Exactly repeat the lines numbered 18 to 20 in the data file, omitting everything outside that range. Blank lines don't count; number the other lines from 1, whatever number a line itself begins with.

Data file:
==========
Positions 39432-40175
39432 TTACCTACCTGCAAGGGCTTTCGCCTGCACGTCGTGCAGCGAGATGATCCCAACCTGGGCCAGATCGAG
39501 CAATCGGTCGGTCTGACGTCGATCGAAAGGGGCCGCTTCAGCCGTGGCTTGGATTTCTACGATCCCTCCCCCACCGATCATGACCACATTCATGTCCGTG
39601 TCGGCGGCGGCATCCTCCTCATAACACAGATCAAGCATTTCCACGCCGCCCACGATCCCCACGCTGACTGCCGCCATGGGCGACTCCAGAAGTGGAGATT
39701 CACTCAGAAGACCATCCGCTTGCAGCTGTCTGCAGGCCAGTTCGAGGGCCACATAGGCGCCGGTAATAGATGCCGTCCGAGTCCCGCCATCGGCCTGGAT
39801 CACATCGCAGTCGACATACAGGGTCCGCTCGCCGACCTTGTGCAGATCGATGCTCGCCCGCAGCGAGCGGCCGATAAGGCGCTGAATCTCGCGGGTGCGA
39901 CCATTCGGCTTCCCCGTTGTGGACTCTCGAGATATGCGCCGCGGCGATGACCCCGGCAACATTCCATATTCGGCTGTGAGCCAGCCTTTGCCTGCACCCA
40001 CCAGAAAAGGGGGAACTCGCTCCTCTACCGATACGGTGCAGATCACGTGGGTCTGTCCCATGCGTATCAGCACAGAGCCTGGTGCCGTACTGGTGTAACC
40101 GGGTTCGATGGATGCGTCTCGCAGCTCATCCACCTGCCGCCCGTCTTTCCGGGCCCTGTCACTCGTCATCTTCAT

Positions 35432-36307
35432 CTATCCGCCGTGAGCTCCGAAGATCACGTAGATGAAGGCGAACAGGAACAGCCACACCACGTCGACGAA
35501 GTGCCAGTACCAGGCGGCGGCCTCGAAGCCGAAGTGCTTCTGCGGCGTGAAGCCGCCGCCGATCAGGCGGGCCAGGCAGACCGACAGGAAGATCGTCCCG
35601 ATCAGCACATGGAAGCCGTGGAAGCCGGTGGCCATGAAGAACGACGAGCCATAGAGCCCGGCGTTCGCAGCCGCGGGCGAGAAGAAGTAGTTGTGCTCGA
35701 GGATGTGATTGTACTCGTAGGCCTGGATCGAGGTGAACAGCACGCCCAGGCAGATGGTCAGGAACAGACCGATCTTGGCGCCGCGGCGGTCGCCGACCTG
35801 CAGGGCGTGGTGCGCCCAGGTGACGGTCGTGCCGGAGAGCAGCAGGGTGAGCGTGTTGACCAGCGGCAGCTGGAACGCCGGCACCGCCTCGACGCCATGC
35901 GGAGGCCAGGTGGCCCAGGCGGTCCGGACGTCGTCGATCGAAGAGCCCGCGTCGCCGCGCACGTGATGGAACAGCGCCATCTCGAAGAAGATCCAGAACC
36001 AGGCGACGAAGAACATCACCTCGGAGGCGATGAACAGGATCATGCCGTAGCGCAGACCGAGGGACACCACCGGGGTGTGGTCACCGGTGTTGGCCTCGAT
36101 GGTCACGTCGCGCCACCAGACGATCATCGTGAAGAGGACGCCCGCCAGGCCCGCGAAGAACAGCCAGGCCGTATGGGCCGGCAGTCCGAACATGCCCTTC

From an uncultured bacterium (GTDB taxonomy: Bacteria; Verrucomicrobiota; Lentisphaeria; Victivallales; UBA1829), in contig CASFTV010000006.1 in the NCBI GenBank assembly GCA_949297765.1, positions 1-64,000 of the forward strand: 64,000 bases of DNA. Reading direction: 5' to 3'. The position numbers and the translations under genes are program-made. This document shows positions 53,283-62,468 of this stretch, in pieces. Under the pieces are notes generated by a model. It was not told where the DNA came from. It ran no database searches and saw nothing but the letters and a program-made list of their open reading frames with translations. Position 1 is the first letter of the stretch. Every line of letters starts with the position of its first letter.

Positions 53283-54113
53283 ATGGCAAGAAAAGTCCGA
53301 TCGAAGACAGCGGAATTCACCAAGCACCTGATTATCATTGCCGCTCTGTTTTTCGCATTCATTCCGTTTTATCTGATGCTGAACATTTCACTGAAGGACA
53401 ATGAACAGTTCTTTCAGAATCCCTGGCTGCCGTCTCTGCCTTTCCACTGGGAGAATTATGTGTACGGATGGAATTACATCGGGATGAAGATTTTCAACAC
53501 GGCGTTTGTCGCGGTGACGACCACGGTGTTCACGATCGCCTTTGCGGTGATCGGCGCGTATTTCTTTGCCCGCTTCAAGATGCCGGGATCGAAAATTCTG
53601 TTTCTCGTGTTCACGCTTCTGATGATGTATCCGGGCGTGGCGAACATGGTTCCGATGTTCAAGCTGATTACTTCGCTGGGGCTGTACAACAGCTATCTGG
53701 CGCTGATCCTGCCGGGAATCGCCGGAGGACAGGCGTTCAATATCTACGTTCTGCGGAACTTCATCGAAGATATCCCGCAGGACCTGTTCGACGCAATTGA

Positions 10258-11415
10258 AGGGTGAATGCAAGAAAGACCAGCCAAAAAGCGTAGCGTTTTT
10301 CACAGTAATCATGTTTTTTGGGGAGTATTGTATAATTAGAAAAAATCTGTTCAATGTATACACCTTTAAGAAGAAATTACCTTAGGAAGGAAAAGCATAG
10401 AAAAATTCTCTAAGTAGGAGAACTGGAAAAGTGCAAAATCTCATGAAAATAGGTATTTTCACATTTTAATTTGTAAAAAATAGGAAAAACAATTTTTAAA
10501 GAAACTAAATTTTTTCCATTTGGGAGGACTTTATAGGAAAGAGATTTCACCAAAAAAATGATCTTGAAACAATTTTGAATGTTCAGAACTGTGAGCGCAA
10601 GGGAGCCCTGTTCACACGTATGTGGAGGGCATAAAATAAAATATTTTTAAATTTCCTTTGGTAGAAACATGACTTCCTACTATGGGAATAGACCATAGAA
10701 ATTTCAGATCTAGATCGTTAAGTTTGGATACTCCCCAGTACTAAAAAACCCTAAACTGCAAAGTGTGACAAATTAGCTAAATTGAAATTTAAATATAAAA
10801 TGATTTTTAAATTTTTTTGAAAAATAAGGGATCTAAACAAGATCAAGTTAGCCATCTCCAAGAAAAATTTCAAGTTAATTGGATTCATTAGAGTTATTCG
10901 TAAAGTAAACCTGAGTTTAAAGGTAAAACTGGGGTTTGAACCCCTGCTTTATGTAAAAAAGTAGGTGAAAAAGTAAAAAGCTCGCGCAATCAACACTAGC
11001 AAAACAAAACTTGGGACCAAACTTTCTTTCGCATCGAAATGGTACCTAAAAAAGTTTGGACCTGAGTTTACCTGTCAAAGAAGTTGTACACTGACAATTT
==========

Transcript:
36101 GGTCACGTCGCGCCACCAGACGATCATCGTGAAGAGGACGCCCGCCAGGCCCGCGAAGAACAGCCAGGCCGTATGGGCCGGCAGTCCGAACATGCCCTTC

From an uncultured bacterium (GTDB taxonomy: Bacteria; Verrucomicrobiota; Lentisphaeria; Victivallales; UBA1829), in contig CASFTV010000006.1 in the NCBI GenBank assembly GCA_949297765.1, positions 1-64,000 of the forward strand: 64,000 bases of DNA. Reading direction: 5' to 3'. The position numbers and the translations under genes are program-made. This document shows positions 53,283-62,468 of this stretch, in pieces. Under the pieces are notes generated by a model. It was not told where the DNA came from. It ran no database searches and saw nothing but the letters and a program-made list of their open reading frames with translations. Position 1 is the first letter of the stretch. Every line of letters starts with the position of its first letter.

Positions 53283-54113